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Saint Columba or Colmcille
Saint Columba, Apostle to the Picts
Apostle of the Picts
Born December 7, 521(521-12-07), County Donegal, Ireland
Died June 9, 597 (aged 75), Iona, Scotland
Venerated in Roman Catholic Church
Eastern Orthodoxy
Lutheran Church
Anglican Communion
Major shrine Iona, Scotland
Feast June 9
Patronage floods, bookbinders, poets, Ireland, Scotland

Saint Columba (7 December 521 – 9 June 597 AD), also known as Colum Cille (meaning "Dove of the church") (Norse name: Kolbjørn, meaning black bear (cave dweller), or Kolban[1]) was an outstanding figure among the Gaelic Irish missionary monks who, some of his advocates claim, introduced Christianity to the Picts during the Early Medieval Period. He was one of the Twelve Apostles of Ireland.[2]

Contents

Early life in Ireland

Columba was born to Fedlimid and Eithne of the Cenel Conaill in Gartan, near Lough Gartan, County Donegal, in Ireland. On his father's side he was great-great-grandson of Niall of the Nine Hostages, an Irish high king of the 5th century.

In early Christian Ireland the druidic tradition collapsed due to the spread of the new Christian faith. The study of Latin learning and Christian theology in monasteries flourished. Columba became a pupil at the monastic school at Clonard Abbey, situated on the River Boyne in modern County Meath. During the sixth century, some of the most significant names in the history of Irish Christianity studied at the Clonard monastery. It is said that the average number of scholars under instruction at Clonard was 3,000.[2] Twelve students who studied under St. Finian became known as the Twelve Apostles of Ireland, Columba was one of these. He became a monk and was ordained as a priest.

Tradition asserts that, sometime around 560, he became involved in a quarrel with Saint Finnian of Moville over a psalter. Columba copied the manuscript at the scriptorium under Saint Finnian, intending to keep the copy. Saint Finnian disputed his right to keep the copy. The dispute eventually led to the pitched Battle of Cúl Dreimhne in 561, during which many men were killed. A synod of clerics and scholars threatened to excommunicate him for these deaths, but St. Brendan of Birr spoke on his behalf with the result that he was allowed to go into exile instead. Columba suggested that he would work as a missionary in Scotland to help convert as many people as had been killed in the battle. He exiled himself from Ireland, to return only once again, several years later.

Columba's copy of the psalter has been traditionally associated with the Cathach of St. Columba.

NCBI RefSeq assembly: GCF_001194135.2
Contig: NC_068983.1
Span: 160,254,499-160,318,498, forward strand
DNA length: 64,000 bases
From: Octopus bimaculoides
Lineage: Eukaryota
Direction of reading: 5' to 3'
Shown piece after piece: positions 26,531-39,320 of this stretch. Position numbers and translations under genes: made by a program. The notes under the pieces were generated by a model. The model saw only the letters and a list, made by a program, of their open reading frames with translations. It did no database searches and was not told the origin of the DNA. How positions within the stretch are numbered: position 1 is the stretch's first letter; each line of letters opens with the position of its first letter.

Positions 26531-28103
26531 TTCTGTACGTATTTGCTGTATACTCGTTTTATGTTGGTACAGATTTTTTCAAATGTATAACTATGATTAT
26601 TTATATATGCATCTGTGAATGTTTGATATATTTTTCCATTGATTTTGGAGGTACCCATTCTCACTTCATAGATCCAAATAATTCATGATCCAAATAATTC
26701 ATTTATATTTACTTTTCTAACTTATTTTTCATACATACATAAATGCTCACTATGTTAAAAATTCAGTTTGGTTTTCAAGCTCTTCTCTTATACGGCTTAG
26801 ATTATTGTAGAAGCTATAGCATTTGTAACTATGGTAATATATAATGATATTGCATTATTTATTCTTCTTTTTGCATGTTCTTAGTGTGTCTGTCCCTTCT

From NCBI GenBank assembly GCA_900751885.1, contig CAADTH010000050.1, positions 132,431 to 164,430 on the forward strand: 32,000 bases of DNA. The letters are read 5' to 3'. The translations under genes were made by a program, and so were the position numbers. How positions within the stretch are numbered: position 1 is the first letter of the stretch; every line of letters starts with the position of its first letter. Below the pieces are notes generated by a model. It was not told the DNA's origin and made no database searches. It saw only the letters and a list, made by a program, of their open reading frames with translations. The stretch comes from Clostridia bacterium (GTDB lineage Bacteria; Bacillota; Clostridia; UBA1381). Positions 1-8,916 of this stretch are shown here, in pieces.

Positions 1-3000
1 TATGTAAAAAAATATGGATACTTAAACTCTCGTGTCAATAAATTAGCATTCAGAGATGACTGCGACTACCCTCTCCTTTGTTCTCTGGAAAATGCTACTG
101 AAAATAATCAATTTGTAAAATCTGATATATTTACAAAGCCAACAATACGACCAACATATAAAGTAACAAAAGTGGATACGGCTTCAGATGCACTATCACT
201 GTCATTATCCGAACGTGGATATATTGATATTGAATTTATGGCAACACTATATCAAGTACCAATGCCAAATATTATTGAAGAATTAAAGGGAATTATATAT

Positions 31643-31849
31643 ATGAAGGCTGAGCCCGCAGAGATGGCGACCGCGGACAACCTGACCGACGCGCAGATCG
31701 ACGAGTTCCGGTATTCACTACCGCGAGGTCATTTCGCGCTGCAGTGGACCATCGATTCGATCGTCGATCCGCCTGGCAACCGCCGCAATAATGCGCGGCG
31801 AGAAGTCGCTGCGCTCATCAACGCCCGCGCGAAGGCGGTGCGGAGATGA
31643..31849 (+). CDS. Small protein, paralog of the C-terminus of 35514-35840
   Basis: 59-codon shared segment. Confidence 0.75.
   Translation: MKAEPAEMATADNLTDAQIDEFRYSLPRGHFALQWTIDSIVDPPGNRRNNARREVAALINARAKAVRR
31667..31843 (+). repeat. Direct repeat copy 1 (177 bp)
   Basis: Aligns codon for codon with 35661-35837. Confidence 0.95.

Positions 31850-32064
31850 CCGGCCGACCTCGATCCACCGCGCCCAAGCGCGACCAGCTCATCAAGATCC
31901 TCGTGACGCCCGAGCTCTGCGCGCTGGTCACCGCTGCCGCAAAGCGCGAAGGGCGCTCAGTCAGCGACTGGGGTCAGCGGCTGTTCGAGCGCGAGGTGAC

Scotland

In 563 he travelled to Scotland with twelve companions, where according to his legend he first landed at the southern tip of the Kintyre peninsula, near Southend. However, being still in sight of his native land he moved further north up the west coast of Scotland. In 563 he was granted land on the island of Iona off the west coast of Scotland which became the centre of his evangelising mission to the Picts. However, there is a sense in which he was not leaving his native people, as the Irish Gaels had been colonizing the west coast of Scotland for the previous couple of centuries.[3] Aside from the services he provided guiding the only centre of literacy in the region, his reputation as a holy man led to his role as a diplomat among the tribes;[4] there are also many stories of miracles which he performed during his work to convert the Picts. He visited the pagan king Bridei, king of Fortriu, at his base in Inverness, winning the king's respect, although not his conversion. He subsequently played a major role in the politics of the country. He was also very energetic in his evangelical work, and, in addition to founding several churches in the Hebrides, he worked to turn his monastery at Iona into a school for missionaries. He was a renowned man of letters, having written several hymns and being credited with having transcribed 300 books. One of the few, if not the only, times he left Scotland after his arrival was toward the end of his life, when he returned to Ireland to found the monastery at Durrow.

Columba died on Iona and was buried by his monks in the abbey he created. He was later disinterred and is reputed to be buried in Downpatrick, County Down, with St. Patrick and St. Brigid or at Saul Church neighbouring Downpatrick.

Several islands are named after Columba in Scotland, including Ì Chaluim Chille (one of the Scottish Gaelic names of Iona), Inchcolm and Eilean Chaluim Chille.

Lasting legacy